One can expect several things when going to watch a tragedy of William Shakespeare; it’ll be long, there’ll be at least one death and it’ll be both a cerebral and emotional experience. Watching a Shakespearean tragedy is no walk in the park and neither is staging one. That’s why I was so surprised to hear of the ambitious decision to combine two of the Bard’s greatest tragedies, Othello and Macbeth, into one production. Aptly named othellomacbeth, the latest project by director Jude Christian, is a post Me Too movement exploration of the abuse and violence against women in Shakespeare.

The production is split into two halves; a condensed version of Othello in the first and a condensed version of Macbeth in the second. During Othello, the director’s objective is clear and the parallels between Desdemona and Emilia and the treatment of many women in the current climate are striking. Played by Kirsten Forster, Desdemona, unbelieved, ignored and trapped in world where male friendship trumps justice and truth, pays the ultimate price. Forster gives a strong performance as the naïve, kind-hearted Desdemona contrasting well with Melissa Johns’ sparky Emilia. The opening is fast paced scene in which Desdemona’s father (Paul Courtenay Hgu) confronts Othello (Ery Nzaramba). It is plagued by poor diction and a heavy reliance on ‘arm acting’. Combined with Basia Binkowska’s metallic sheets, the scene succeeds only in making the audience feel overwhelmed and disassociated. The first half warm ups due to the strong acting of the supporting males and women, although the overall feeling is one of a rushed but lengthy exposition.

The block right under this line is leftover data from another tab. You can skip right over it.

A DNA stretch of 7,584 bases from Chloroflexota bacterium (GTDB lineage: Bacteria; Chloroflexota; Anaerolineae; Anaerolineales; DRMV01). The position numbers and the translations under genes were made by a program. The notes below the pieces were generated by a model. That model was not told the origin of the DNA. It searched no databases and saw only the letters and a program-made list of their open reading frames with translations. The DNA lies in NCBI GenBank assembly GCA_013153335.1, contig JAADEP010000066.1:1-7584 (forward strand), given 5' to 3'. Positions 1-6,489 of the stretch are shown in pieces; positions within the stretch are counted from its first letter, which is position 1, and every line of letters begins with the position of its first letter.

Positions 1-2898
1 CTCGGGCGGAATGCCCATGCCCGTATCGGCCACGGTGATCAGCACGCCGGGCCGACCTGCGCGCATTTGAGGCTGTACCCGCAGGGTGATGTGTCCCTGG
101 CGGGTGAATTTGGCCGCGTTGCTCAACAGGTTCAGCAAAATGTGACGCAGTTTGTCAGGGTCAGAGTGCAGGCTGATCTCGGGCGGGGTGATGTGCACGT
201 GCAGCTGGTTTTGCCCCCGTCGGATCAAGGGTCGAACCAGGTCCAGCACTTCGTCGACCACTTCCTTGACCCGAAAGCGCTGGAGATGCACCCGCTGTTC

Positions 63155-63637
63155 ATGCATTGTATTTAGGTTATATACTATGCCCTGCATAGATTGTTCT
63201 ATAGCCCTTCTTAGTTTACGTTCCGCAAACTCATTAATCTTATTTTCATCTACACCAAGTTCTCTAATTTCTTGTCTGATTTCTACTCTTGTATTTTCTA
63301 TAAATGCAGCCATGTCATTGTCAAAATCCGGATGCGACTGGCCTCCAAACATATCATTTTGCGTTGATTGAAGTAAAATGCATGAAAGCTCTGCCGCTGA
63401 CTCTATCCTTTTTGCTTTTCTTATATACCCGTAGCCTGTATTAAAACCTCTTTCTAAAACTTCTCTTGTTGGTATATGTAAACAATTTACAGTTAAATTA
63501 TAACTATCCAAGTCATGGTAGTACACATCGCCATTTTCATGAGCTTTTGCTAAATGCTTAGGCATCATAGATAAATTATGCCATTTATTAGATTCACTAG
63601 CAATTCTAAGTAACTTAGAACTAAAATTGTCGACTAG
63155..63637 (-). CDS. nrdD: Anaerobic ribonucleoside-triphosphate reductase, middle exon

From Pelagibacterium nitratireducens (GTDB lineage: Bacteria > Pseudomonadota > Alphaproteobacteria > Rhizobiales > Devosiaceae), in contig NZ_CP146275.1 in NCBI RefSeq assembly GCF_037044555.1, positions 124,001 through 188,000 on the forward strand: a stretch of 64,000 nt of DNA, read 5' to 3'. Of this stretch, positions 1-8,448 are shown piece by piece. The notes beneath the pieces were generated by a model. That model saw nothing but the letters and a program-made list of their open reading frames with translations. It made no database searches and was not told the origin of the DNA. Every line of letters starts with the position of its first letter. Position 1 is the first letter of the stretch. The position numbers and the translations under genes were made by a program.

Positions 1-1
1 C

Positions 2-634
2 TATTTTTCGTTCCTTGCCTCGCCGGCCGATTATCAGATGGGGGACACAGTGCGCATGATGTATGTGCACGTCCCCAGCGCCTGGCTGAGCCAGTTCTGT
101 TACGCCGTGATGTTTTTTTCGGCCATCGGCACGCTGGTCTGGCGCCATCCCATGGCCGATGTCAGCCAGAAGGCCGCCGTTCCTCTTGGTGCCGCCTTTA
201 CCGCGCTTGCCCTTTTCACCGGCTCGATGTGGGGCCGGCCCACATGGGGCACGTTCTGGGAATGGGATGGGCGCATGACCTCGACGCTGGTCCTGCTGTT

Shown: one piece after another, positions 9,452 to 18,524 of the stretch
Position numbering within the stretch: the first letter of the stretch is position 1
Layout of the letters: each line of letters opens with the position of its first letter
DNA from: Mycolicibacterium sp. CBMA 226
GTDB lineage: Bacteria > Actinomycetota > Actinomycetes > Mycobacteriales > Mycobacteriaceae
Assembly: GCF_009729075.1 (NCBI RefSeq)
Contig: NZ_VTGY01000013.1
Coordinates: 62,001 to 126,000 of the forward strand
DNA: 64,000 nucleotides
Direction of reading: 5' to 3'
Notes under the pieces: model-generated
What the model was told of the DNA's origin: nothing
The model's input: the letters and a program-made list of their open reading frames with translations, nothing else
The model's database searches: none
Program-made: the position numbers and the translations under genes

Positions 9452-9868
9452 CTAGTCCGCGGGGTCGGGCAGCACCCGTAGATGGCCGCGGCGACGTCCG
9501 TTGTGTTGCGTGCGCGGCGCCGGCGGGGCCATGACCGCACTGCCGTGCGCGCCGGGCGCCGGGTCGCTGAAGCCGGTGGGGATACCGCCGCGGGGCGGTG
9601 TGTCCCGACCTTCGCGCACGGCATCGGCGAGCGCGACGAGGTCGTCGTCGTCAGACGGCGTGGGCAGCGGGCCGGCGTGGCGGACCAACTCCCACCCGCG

Moving into the second half of the production, the wronged women of Othello morph into the witches of Macbeth seemingly to wreak havoc on males they come into contact with. Unlike Othello, the Macbeth section seems to drag and along the way the intentions of Christian become unclear, almost as if the show has been directed by two different individuals, one who has devoted time to a clear objective and one who has not. Luckily, Sandy Grierson gives a strong performance as Macbeth and Samuel Collings is much more suited to the role of MacDuff than of Iago. Caroline Faber gives a solid Lady Macbeth and there are truthful moments of emotion scattered in her lines.

Although bold and exciting with lots of potential, the risk of staging two of the great Shakespearean tragedies hasn’t paid off. Perhaps if the creative team had focused on retelling simply one of the tragedies, they might have had more success.

othellomacbeth is playing Lyric Hammersmith until 5 November 2018. For more information and tickets, click here.